Manhunt (Review)


aka 追捕
Script by Lip Wang-Fung, Gordon Chan Ka-Seung, and James Yuen Sai-Sang
Based on the book Kimiyo Funno no Kawa wo Watari by Juko Nishimura
Directed by John Woo

John Woo returns to the world of action cinema to show us that he still….uh…he still can make a movie? With some action scenes? That’s about it, because Manhunt is decisively not in the tradition of classic John Woo action and is more in the tradition of ridiculous scenes wrapped around an overly complicated plot. So basically it’s like a benchwarmer Hong Kong action flick. It isn’t terrible, but it’s like Gordon Ramsey making you waffles and they taste worse than McDonalds. Part of the problem might be that this is a big coproduction between China and NetFlix, packed with a great cast who get parts that are either wasted or follow trajectories that we already know their outcome. Tragically, some of theme don’t even get to ham it up before they buy the farm!

Lawyer Du Qiu (Zhang Han-Yu) , the best lawyer in all of Japan, is leaving his cushy job at a pharmaceutical mega-conglomerate for another position. But the pharmaceutical company is up to no good, and before Du Qiu can move to Bel Air, he’s framed for murder and is on the run! Don’t worry, there is also a super duper detective named Satoshi Yamura (Masaharu Fukuyama ), who is hot on Du Qiu’s trail despite figuring out that Du Qiu is innocent and there is a bigger story at play. Hey, he’s still got to do his job! Du Qui and Yamura’s disagreement on whether Du should be sitting in a cell while they sort out what is what causes the crux of a lot of action sequences, as Du Qui manages to escape large police pursuits again and again. Toss in a mysterious woman (Stephy Qi Wei as Mayumi) whose almost husband used to work for the villainous megacorp (and was later killed on their wedding day after losing a big case thanks do Du when he tried to stop what was going on) and Ha Jiwon and John Woo’s daughter Angeles Woo as two female assassins who randomly show up to shoot everyone (when Ha Jiwon and Du aren’t talking about old movies), and you got a film that can’t find its focus. This is before it suddenly goes all Marvel. But more on that is spoiling things…

One of several problems is we are supposed to instantly like Du Qiu because he stops Ha Jiwon from getting harassed at a restaurant she works at. But as she’s secretly an assassin working there to kill the very guys who were harassing her, it doesn’t get the play it should. It gets even worse when we find out he’s a big time lawyer for a pharmaceutical giant and probably destroys sick people constantly in the court system. The detective Satoshi Yamura is much more sympathetic, with an obviously dead wife and sleeping at his desk because if he doesn’t make his job his life he’ll self-destruct (complete with a chief who understands this completely, which was a nice touch) Yamura shows the ropes to a rookie (Nanami Sakuraba as Rika Hyakuta), while also dealing with a rival corrupt detective and the fact that each time Du gets away, Yamura somehow gets blamed even though all the traps are the corrupt detective’s responsibility and Yamura is the only guy who locates Du again and again after each escape. Eventually, they get The Defiant Ones-ed together during a shootout with Mayumi against a bunch of guys on motorcycles. The two people who hate each other and are forced to work together has been done so many other times so much better, at this point the bad versions just make me annoyed.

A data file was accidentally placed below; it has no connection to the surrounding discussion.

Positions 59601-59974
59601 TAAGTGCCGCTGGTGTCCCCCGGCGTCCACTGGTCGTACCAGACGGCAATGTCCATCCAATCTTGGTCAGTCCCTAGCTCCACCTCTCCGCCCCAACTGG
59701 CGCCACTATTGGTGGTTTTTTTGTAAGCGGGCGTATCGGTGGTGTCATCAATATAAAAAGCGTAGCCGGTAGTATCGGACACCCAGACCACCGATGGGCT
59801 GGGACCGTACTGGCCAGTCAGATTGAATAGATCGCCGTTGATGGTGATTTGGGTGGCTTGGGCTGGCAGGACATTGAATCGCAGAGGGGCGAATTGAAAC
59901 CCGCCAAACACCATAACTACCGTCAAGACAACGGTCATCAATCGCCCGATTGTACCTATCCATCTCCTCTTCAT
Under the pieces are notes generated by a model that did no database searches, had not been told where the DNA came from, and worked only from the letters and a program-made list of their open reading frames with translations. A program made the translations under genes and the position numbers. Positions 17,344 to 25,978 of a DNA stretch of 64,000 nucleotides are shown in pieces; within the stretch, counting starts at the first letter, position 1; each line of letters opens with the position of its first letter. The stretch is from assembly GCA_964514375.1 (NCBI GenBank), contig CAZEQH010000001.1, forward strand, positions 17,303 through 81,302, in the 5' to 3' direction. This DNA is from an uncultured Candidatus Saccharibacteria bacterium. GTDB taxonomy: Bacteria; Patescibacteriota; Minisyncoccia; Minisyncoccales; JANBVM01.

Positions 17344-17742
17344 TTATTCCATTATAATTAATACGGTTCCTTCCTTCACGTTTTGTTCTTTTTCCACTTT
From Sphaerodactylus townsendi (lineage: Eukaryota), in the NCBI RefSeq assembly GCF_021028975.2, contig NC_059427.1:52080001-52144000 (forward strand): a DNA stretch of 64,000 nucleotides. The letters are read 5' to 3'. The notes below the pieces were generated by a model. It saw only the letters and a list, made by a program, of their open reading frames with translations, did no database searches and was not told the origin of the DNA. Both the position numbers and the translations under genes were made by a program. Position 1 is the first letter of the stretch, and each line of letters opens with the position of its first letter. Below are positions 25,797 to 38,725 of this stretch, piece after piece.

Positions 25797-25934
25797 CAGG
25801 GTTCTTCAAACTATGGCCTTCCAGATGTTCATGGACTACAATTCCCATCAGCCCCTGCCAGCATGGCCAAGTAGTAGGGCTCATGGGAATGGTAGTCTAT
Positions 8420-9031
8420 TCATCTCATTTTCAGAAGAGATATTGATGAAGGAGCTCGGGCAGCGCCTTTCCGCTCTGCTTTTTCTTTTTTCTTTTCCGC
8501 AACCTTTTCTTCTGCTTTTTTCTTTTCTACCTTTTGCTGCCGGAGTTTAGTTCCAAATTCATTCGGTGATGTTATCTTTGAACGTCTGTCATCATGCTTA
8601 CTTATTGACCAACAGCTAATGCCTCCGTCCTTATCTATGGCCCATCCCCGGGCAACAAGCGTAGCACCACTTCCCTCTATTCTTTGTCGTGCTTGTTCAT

The best parts aren’t some of the action sequences, but the dialogue. It is 100% pure Hong Kong cinema in origin, with characters making very definitive proclamations during dramatic sequences. As a lot of the characters are from different countries, many of the quotes are spoken in English, which gives them even more of a surreal edge. They make some of the more ridiculous plot things forgivable because it seems torn out of some pulp novel. That also isn’t to say the action scenes are bad, some of them are pretty entertaining, but the majority aren’t much special, sometimes go on far too long and become repetitive, and are often filled with a parade of random goons who appear from nowhere and are quickly killed. If Japan had 30 people show up murdered by gunfire multiple times in a week, the entire country would be in a panic.

Don’t worry, there are pigeons! They even sort of drive the plot, at one point saving each of the two main characters during a choreographed action scene. Almost as if they are the divine intervention of the director influencing the plot. This could have been golden, but they don’t bother with it again despite a very brief appearance of a pigeon once afterwards. I’d fully support the film if it was brave enough to have the pigeons be a message form the action gods.

I wish I had enjoyed this more, in fact I wish I had enjoyed it as much as a guy sitting next to me, where every time there was an action scene he would bounce up and down in his chair excitedly. Sometimes he was more entertaining than the actual scenes. But it is a mess, and according to rumor was once even worse of a mess before the distributors demanded it be recut. So now we got some sort of hybrid vision that satisfies almost no one. Good actors wasted (both Ha Jiwon and Tao Okamoto deserve much better!), good parts shrunk, a ridiculous plot, and chaotic action scenes turn what should be gold into just a pile of straw. Tars says let the cows eat this one! A disappointing end to 2018’s SFIFF, but there is always next year!

Rated 5/10

SFIFF 2018

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